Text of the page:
Hi there, I have a quick question i want to settle an argument the RTA website states that For example, a head-on crash where both cars are travelling at only 50 km/h gives a collision speed of 100 km/h Ã¢â‚¬â€œ equivalent to driving into a stationary object at 100 km/h! i have read elsewhere that this is bullsh!t can anyone clarify this for me my understanding was that if you have 2 "corolla's" that collide head on 50km/h there are 2 "corolla's" to absorb the impact where if a singular "corolla" hit an immovable object there would only be one to absorb the impact thus ending up with the same 'damage' from both scenarios please correct me if I'm wrong [edit spelling] oh $%$% i spelt it wrong in the poll as well

Yes, there's the same amount of moving energy to be dissipated, so the impact force is the same. Whether both cars crumple is irrelevant, brick walls 'crumple' too under certain circumstances.

The quick answer is yes, it would double the impact. In the case of the two Corollas head on at 50km/h each, it should be the equivalent of one Corolla doing 100km/h and stacking into the front of another stationary Corolla.

there is one minor diference. Two crumple zones disipating some energy. If you hit an object that is 100% "Rock" solid (Yes pun intended) then it has no crumple zone. But other than that... Yep 50 + 50 = 100. Oh and to put this in perspective. 60kph is approximately the speed you reach falling from 3 stories.

Of course the real physics are applied in the whole crumple thing. Running a car into a cliff at 40km/h (I've been a passenger in this one) hurts a lot more than hitting a car at the same speed which in turn would hurt more than running into a giant beanbag that somebody left laying around.

You're talking about two issues. One, how much energy is there? And two, how is that energy dissipated? quickly, e=mv^2 The 2nd problem isn't so simple. NB 100km/hr closing speed isnt "double". e=1000kg x 50^2 =/ 2(1000kg x 100^2)

Well, the results wouldn't be pretty either way. http://mathforum.org/library/drmath/view/60747.html has a good discussion on it.

Actually not quite. it would be the same as crashing into an anchored corolla. If they are heading at each other the resulltant vector is 0 if one hits an other that is stationary and not anchored it has a resultant vector of e=mv^2 where m has doubled (Minus the energy that has gone into turning the fronts of the cars into scrap mettal)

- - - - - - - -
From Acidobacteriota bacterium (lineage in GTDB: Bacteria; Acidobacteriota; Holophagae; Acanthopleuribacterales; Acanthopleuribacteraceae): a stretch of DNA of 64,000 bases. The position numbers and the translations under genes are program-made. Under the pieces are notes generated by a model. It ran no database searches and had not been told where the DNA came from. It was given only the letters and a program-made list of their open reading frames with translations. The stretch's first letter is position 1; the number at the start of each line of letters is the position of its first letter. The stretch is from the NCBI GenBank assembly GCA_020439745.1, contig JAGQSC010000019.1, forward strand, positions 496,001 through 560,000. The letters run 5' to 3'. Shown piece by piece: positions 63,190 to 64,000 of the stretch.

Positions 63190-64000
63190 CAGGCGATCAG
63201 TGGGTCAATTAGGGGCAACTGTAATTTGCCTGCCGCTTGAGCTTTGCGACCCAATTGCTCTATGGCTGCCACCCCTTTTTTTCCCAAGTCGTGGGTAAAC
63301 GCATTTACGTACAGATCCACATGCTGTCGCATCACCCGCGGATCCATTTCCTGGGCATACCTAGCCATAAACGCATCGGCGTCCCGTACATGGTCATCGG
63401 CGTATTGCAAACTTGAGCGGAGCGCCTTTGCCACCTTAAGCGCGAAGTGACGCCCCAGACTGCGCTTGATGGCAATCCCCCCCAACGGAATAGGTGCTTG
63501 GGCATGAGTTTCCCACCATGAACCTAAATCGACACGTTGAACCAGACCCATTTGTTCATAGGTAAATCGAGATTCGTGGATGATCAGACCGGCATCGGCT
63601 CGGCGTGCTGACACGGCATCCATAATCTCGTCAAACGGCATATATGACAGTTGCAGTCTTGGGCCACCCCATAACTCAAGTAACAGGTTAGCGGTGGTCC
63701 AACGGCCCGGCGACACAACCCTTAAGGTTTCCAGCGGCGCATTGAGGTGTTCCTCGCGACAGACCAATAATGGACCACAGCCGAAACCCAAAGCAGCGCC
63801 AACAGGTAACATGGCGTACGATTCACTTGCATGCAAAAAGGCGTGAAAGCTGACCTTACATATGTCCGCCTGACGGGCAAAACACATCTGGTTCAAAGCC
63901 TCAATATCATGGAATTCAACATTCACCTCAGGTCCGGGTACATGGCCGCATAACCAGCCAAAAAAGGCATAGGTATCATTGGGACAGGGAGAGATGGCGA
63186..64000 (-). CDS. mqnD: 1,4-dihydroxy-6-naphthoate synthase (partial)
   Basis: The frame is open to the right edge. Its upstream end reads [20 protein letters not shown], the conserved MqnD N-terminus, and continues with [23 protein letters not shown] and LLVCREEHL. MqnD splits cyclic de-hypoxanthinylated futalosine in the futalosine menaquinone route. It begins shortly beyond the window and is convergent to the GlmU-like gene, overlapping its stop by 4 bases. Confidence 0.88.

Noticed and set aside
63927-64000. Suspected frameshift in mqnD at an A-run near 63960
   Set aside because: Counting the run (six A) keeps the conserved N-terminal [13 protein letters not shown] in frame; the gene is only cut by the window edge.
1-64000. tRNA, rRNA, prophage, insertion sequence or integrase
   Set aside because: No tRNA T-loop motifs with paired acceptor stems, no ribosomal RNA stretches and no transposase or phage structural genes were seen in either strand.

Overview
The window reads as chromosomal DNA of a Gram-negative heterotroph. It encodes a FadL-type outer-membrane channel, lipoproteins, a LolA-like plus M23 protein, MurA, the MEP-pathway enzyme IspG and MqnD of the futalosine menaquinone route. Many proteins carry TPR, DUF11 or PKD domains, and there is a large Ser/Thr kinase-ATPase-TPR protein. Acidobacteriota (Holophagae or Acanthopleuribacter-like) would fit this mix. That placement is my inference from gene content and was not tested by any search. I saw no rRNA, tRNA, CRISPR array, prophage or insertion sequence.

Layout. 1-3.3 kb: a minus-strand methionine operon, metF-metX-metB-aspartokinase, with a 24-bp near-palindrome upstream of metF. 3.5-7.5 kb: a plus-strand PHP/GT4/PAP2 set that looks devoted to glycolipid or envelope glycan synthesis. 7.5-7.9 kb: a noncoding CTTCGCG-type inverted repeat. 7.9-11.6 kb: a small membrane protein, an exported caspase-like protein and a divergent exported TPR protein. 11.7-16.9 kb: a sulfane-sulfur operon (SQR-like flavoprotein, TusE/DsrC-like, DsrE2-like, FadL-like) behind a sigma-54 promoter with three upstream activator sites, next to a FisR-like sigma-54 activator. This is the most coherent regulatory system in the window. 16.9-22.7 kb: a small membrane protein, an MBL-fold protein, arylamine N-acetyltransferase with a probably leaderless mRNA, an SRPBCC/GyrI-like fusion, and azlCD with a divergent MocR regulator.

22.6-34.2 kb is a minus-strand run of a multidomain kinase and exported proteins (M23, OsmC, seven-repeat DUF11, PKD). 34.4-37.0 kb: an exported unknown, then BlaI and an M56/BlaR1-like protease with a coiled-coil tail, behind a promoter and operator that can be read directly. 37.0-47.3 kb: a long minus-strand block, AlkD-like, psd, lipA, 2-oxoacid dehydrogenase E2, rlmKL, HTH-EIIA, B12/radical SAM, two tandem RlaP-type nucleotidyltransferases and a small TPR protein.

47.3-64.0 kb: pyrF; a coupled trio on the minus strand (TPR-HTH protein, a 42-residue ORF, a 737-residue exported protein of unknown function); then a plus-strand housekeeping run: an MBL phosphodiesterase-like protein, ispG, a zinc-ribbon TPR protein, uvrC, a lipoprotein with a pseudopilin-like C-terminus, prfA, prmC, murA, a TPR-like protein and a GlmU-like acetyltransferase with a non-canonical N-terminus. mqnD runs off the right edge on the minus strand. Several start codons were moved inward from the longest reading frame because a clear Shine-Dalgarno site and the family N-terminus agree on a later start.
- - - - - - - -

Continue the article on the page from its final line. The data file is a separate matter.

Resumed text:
I don't think its right. The amount of energy is MORE than double, because the equation is exponential no? quote "Thus a head-on collision is only half as bad as hitting a *wall* at twice the speed." I was right. In the case of hitting a stationary moveable object ie another identical car, parked, at 100kph the collision results are the same as two cars head on at 50kph. But if the car at 100kph hits an imoveable stationary object, ie wall or tree or something of the sort, the results are twice as bad. So it seems it is worse than the RTA stated.

yep....the question was "does it double the impact (read force)" which is mass x accleration. No talk whatsoever in the question on crumple zones or brick walls or energy dissapation. so in my opinion the answer to that question is yes, it will double the force

You can think of one car being stationary, and no it is not anchored. Both cars are accelerating from 50 back to zero in the first example, or if you consider the second example, one is accelerating from 50 to xkm/hr and the other is accelerating from 0 to -xkm/hr. Anchoring it would not be correct.

it is e=mv^2energy = mass times the square of the velocity) So double the speed (relative speed of the two objects) and you quadrupal the energy that has to be disipated.

I don't think that is correct. The velocity would be exactly the same for both equations would it not?

The "Relative" Velocity would be equil. And this is what counts. How things look to the outside world are not what you need to measure, what you measure is the "relative" relationships between teh objects you are measuring. Note the real world has other factors such as drag and friction and so on, but at these sort of velocities these factors are small change and can be ignored.